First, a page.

The Itch Is Real: Yeast Infections During Pregnancy

This article was medically fact-checked by Consultant Obstetrician and Gynaecologist Dr. Shree Datta.

While the list of body changes one experiences during pregnancy is on-going, it can be argued that an uncomfortable, itchy vagina is among the worst. If you’ve ever experienced a yeast infection (3 out of 4 women), you know what I mean. 

The itch is SO real. And it’s not until you can’t stop moving in every which position in hopes of finding comfort that you appreciate the moments when your vagina is not a fussy mess. Those days are truly under-appreciated (and feels like they are somewhere between slim and none while pregnant). Let’s talk about why! 

What Is A Yeast Infection? 

As described by the American Academy of Family Physicians, “vaginal yeast infections are caused by a fungus called Candida. Yeasts are tiny organisms that normally live in small numbers on the skin and inside the vagina. The acidic environment of the vagina helps keep yeast from growing. If the vagina becomes less acidic, too many yeasts can grow and cause a vaginal infection.” 

A normal vaginal pH is between 3.8 and 4.5. The acidic balance of the vagina can be affected by a number of things, including but not limited to: 

  • Douching
  • Bacterial vaginosis
  • Menopause
  • Presence of menstrual blood
  • Presence of semen Antibiotics
  • UTIs 

Why Are Yeast Infections More Common During Pregnancy? 

Yeast infections are more common during pregnancy than at any other time in a woman’s life, especially during the second trimester. During this time, your body goes through so many fluctuations and it’s difficult for it to keep up with the chemical changes in the vagina.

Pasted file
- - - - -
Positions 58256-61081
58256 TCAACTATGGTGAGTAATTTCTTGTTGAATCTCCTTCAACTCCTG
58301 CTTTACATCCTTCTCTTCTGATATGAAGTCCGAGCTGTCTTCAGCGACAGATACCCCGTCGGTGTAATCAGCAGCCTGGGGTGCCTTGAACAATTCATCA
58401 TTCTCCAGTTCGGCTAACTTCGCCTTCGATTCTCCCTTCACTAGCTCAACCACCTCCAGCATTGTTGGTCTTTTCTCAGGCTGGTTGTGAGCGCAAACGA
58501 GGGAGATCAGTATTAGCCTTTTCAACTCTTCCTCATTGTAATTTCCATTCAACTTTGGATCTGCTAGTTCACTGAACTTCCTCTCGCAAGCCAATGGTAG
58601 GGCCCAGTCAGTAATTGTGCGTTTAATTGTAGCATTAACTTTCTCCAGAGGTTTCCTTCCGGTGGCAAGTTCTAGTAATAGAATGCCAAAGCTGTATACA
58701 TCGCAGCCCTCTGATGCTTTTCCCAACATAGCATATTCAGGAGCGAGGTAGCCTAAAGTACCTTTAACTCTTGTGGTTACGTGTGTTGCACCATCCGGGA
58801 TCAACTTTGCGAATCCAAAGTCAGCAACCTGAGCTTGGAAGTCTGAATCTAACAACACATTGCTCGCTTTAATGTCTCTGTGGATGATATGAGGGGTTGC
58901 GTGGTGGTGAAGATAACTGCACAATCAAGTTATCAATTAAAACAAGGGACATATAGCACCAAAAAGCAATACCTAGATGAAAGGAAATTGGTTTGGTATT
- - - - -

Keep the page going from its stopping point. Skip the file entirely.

So why yeast infections?! During pregnancy, a change in hormonal balances, as well as a drop in the immune system’s ability to fight bacteria can lead to higher estrogen levels and higher glycogen content in vaginal secretions. Which in turn, can increase a pregnant person’s risk of developing a yeast infection. Higher glycogen content means there is more sugar in vaginal secretion on which the yeast can feed. This causes an imbalance and results in too much yeast. 

What Is Safe To Do As Far As Treatment While Pregnant? 

Generally, topical creams and ointments are safe to use while pregnant and oral medication should be avoided. The Center for Disease Control and Prevention recommends that only topical azole applied for at least 7 days to increase efficacy is accepted as safe for pregnancy. While the U.K.’s National Health Service recommends creams or pessaries for treatment rather than oral medication.

Topical azole antifungals are well studied, commercially available, and do not require a physician’s prescription. 

This article, published by the College of Family Physicians of Canada, states that short-term use of a low-potency topical corticosteroids can be used for symptomatic relief and is considered safe to use in pregnancy. 

Oral Fluconazole, on the other hand, should be avoided while pregnant. In this nationwide cohort study in Denmark, published in the Journal of the American Medical Association, use of oral fluconazole (the leading prescription pill) in pregnancy was associated with a statistically significant increased risk of spontaneous abortion compared with risk among unexposed women and women with topical azole exposure in pregnancy.